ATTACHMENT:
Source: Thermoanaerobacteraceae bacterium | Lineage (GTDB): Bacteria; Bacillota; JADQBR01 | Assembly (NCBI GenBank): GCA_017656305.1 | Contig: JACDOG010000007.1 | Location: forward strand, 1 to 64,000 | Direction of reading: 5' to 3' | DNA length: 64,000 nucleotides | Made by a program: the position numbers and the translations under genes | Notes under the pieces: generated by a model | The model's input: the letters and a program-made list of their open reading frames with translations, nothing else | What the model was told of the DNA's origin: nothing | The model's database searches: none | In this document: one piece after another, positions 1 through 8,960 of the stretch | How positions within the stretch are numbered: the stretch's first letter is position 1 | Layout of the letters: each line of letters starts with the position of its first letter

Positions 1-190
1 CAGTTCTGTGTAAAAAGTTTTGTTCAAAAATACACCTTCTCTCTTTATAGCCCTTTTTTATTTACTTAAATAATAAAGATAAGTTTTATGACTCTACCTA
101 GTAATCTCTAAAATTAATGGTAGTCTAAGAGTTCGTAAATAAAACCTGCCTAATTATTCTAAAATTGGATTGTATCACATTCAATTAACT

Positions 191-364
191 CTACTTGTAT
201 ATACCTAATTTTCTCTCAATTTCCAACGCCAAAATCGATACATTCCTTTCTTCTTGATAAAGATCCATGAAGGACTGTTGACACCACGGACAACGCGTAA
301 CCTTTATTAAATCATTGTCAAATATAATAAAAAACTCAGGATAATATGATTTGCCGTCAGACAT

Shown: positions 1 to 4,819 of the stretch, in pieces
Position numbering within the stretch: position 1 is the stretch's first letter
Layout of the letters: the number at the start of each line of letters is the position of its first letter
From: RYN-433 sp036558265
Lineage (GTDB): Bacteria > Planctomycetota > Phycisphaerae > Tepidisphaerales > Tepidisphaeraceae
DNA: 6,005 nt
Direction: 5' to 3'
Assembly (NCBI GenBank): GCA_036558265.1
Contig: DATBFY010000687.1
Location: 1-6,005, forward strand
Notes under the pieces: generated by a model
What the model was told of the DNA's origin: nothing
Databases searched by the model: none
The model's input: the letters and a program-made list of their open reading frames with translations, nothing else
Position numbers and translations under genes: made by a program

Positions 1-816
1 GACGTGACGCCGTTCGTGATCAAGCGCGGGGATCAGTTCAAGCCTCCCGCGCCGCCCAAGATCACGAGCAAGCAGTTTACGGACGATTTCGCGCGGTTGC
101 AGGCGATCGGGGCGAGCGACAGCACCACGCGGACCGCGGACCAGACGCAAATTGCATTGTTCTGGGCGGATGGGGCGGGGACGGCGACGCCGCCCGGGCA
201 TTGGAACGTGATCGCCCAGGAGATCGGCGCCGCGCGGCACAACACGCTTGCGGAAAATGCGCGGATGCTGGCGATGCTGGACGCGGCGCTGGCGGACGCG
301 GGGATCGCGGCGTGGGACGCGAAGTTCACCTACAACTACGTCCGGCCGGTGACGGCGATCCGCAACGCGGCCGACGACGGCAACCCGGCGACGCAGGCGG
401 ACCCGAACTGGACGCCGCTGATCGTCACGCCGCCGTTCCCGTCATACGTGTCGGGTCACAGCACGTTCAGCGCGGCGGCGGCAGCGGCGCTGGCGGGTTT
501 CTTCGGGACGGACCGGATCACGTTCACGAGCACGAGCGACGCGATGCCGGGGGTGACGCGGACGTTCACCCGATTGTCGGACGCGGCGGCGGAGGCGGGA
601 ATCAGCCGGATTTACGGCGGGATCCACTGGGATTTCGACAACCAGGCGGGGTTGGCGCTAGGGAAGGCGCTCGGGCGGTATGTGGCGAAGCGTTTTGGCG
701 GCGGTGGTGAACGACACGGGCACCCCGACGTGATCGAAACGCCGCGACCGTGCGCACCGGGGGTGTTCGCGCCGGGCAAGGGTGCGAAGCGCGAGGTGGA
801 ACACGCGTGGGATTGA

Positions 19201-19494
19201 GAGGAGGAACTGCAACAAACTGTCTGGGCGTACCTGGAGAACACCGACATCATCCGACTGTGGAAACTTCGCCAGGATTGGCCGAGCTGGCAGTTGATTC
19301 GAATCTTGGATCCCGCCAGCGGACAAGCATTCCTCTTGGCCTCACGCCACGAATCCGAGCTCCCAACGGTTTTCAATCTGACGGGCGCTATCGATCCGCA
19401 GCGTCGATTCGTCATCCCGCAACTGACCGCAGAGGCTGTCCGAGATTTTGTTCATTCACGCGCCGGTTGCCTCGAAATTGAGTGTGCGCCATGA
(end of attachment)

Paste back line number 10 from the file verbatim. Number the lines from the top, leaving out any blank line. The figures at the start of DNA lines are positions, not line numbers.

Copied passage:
Position numbering within the stretch: position 1 is the stretch's first letter